Department of Administration
658 Cedar St., Suite 300, St. Paul, MN 55155 651-296-6398
Page last modified: Monday, 04-Mar-2013 15:10:15 CST
Saturday May 18, 2013 05:12:37 AM
|Dept. of Administration / Office of Geographic and Demographic Analysis|
Children's Report Card Links
Analyzing Local Data
Many communities use the Children’s Report Card to set priorities and create strategies to shape local public policy. Here are a few suggestions for understanding and using local data.
Be sure the data is complete. How and when data is reported is important information. Are the numbers complete at the time of reporting or are they modified later? Are all jurisdictions represented or have a few not reported?
Examine the data for consistency. Data is not always consistently reported. Sometimes personal judgment enters the process. Do local communities have any unwritten policies on reporting? Are the same definitions used consistently from department to department and from year to year?
Give the numbers a reality check. How communities respond to issues can make a difference to data interpretation. Do data trends reflect a worsening of the problem or a higher level of reporting and enforcement?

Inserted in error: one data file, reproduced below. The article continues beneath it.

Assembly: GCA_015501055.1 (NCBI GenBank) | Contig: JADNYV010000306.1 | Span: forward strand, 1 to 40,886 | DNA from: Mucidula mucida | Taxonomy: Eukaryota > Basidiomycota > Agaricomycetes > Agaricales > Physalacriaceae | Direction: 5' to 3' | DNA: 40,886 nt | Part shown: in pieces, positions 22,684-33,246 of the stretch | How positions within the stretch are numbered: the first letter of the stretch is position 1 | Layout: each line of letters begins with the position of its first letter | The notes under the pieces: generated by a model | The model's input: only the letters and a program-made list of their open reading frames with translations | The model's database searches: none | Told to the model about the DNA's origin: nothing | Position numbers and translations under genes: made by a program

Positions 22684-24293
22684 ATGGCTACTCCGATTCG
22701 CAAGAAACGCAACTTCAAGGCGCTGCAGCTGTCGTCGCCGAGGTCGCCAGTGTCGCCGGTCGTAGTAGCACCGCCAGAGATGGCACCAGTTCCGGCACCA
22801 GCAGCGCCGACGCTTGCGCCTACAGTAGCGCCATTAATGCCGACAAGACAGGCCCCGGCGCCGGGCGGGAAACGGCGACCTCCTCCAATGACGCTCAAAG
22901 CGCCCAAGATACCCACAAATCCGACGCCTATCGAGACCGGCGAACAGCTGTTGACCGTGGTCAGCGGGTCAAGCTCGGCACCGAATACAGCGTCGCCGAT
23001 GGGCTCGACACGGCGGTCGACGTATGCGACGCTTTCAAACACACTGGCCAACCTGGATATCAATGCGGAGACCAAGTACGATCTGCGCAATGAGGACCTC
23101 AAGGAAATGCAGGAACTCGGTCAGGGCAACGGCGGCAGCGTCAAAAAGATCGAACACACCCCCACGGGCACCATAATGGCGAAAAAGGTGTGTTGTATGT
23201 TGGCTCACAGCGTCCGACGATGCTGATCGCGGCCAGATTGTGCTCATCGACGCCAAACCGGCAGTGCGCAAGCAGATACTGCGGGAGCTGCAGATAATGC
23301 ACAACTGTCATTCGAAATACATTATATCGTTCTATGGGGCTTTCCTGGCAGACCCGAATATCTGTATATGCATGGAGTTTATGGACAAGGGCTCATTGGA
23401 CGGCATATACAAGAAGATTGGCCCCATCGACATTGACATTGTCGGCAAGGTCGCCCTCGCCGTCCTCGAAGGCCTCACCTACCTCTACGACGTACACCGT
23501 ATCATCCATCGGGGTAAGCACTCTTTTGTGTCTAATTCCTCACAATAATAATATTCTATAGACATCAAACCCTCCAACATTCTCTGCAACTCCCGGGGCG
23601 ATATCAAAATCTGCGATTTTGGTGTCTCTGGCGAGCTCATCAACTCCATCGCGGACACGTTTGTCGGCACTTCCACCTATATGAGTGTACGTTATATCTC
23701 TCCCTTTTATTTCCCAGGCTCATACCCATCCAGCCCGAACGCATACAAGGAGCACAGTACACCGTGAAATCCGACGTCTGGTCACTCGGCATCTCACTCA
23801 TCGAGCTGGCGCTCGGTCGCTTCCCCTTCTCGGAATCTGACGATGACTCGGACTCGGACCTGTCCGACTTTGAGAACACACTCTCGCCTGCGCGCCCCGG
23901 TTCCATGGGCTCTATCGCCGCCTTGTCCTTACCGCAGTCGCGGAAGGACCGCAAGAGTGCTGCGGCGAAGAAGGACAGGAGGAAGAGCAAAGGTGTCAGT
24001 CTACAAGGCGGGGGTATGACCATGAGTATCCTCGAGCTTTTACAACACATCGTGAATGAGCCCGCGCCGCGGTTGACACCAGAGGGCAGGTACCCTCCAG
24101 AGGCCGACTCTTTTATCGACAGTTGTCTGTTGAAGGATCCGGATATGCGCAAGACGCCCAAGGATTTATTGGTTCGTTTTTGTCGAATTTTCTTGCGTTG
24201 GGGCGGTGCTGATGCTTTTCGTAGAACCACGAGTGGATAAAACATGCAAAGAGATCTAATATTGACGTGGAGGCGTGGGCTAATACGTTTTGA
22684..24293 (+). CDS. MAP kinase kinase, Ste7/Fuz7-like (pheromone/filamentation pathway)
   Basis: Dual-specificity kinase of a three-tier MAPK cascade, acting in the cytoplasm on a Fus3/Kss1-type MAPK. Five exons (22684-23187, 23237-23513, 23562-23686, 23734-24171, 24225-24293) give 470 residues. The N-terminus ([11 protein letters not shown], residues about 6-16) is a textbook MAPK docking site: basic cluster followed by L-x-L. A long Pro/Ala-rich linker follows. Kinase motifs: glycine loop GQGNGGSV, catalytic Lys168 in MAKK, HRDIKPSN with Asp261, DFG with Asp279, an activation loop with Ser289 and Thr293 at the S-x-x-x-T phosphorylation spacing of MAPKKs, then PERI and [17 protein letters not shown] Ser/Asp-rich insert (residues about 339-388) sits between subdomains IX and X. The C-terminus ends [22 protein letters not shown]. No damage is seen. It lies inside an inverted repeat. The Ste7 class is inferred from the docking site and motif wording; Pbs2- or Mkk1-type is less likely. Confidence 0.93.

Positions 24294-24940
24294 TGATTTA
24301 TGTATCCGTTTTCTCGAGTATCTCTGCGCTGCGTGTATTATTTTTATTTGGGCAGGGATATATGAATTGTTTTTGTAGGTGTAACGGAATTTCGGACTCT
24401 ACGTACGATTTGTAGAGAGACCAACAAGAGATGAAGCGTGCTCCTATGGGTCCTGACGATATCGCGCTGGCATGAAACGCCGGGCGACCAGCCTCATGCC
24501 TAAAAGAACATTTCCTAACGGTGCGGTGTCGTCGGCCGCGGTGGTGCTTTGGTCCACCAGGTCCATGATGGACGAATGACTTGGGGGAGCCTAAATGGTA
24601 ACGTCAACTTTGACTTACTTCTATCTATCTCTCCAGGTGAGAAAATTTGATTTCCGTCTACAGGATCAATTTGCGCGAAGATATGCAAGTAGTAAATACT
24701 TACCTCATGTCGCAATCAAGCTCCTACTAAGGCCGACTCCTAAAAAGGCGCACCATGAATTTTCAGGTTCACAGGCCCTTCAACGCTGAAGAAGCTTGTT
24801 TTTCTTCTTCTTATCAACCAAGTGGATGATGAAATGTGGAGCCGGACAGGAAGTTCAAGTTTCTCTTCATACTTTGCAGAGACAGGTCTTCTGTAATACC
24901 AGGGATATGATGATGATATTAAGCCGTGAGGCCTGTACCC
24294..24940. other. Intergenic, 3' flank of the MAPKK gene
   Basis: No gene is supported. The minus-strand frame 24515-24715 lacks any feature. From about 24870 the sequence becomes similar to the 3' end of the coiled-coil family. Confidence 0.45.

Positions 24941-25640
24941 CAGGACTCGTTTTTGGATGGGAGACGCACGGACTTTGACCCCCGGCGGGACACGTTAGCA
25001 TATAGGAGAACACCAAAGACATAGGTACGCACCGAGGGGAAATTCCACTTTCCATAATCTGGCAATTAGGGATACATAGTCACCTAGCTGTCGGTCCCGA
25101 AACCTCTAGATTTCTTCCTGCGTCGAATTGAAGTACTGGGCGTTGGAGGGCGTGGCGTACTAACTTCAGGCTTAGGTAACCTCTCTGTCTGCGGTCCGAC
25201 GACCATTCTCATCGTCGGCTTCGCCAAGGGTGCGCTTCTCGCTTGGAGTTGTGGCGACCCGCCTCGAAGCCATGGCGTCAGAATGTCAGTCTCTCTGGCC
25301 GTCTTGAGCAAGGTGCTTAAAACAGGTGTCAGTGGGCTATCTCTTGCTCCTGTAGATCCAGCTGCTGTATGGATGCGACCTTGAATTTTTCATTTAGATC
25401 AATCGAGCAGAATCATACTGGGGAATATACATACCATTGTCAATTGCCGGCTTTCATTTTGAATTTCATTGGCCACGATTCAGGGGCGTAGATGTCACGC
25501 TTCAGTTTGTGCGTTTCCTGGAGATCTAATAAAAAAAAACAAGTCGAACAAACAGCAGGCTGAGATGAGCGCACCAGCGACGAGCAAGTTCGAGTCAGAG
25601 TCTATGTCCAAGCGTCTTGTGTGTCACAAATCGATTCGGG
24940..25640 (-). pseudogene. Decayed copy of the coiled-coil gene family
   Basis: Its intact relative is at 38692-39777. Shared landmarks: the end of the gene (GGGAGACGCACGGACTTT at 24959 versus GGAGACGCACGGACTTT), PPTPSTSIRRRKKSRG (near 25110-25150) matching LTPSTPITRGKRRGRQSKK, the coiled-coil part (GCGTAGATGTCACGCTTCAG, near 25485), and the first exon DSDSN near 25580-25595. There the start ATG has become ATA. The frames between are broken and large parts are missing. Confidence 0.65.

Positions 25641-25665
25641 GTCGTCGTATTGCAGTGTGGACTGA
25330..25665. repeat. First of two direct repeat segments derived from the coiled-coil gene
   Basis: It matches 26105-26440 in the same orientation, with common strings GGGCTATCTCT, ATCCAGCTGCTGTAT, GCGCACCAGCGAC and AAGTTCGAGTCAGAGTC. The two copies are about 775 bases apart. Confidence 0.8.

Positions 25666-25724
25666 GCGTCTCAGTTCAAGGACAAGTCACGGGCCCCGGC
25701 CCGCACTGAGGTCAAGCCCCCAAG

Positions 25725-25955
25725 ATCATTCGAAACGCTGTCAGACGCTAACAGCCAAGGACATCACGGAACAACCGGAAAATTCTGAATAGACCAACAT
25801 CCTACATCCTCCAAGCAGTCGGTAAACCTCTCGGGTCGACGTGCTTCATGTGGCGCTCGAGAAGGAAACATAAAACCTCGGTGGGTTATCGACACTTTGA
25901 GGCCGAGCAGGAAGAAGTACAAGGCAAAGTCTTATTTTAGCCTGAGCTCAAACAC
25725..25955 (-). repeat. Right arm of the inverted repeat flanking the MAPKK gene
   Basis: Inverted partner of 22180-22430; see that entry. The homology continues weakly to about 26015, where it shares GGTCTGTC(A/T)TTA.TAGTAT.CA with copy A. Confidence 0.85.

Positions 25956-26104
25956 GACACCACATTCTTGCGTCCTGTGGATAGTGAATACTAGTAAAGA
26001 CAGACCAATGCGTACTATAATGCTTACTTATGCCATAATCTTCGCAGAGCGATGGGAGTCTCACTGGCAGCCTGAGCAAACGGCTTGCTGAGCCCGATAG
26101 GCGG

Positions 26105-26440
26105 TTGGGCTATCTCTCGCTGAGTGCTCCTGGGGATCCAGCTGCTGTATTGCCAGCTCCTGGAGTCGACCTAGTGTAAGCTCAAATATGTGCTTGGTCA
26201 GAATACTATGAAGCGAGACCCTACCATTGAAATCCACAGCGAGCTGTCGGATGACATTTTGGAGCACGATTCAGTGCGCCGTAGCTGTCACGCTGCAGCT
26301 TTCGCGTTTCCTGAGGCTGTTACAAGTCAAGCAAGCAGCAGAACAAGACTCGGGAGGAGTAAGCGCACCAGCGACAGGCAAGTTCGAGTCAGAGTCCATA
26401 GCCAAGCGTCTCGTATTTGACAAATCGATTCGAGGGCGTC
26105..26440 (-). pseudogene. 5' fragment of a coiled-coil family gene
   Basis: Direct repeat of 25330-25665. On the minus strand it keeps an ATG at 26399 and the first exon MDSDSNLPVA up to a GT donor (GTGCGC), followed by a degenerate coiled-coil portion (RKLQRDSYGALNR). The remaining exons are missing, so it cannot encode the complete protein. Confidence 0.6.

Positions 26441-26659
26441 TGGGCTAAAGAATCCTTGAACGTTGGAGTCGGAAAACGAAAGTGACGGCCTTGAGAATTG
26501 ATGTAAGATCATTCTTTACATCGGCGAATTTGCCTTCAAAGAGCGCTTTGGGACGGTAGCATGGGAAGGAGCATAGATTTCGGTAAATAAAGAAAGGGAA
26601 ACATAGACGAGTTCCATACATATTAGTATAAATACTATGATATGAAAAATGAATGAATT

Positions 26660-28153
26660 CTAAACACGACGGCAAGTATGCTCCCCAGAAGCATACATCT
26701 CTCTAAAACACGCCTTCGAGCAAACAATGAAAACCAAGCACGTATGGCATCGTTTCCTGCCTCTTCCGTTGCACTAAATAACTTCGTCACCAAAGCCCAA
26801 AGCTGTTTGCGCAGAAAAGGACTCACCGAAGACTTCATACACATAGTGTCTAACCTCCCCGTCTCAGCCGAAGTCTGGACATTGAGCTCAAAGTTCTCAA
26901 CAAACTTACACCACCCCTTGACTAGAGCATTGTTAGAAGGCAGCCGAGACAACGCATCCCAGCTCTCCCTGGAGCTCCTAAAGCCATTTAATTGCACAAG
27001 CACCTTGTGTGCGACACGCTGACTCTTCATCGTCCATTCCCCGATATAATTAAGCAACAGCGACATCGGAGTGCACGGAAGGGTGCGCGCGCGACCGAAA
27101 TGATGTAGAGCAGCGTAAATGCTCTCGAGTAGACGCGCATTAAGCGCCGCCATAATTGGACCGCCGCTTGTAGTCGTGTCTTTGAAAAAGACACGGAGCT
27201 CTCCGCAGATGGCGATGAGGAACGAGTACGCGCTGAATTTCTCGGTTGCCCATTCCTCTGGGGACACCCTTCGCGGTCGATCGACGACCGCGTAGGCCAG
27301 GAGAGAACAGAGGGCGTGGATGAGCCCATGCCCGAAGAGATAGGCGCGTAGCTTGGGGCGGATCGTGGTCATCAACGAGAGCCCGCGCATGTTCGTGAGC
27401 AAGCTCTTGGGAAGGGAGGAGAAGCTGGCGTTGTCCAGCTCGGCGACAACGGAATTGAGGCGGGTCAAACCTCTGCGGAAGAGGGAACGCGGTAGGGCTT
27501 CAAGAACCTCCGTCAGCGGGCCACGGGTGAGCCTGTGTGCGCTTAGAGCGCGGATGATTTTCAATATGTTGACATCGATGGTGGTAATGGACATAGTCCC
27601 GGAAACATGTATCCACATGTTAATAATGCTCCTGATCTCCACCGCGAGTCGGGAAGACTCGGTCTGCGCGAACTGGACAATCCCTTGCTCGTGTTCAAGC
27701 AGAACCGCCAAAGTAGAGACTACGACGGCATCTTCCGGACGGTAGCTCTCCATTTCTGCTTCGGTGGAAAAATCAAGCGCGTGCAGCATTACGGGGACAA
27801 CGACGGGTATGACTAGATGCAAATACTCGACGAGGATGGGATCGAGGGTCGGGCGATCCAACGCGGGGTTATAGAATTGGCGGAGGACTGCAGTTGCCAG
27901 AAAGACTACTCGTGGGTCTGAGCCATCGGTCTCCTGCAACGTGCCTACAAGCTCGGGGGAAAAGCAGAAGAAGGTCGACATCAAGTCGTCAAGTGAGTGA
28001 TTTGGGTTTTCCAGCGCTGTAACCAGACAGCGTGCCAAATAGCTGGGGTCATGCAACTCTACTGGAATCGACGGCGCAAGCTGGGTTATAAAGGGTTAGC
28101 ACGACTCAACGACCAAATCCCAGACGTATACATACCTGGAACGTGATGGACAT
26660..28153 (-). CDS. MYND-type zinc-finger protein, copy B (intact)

Determine whether the data has changed enough to be significant. Use caution when identifying trends, especially in counties with small populations. To understand data changes, study the size of the population base used to calculate rates or percentages. For example, infant mortality rates can vary greatly in small counties. The rate can double if the number of deaths increases from one to two in counties with 100 births per year. To adjust for such data sensitivities, Minnesota Planning now reports a three-year average for infant mortality rates, rather than a single-year rate. Some counties may find that multiple-year analysis is more meaningful for other indicators as well.
Check for population changes that may explain data shifts. Some communities experience seasonal population fluctuations, which might alter data interpretation. Do the changing numbers reflect a changing age structure in the general population or subgroups? Are population shifts being detected by current population estimates?
Give high and low rankings a closer look. Some counties may be rated among the lowest because of aggressive reporting practices for particular indicators, such as child abuse. Are the counties with positive rankings really making progress, or are they lacking standards reporting procedures?
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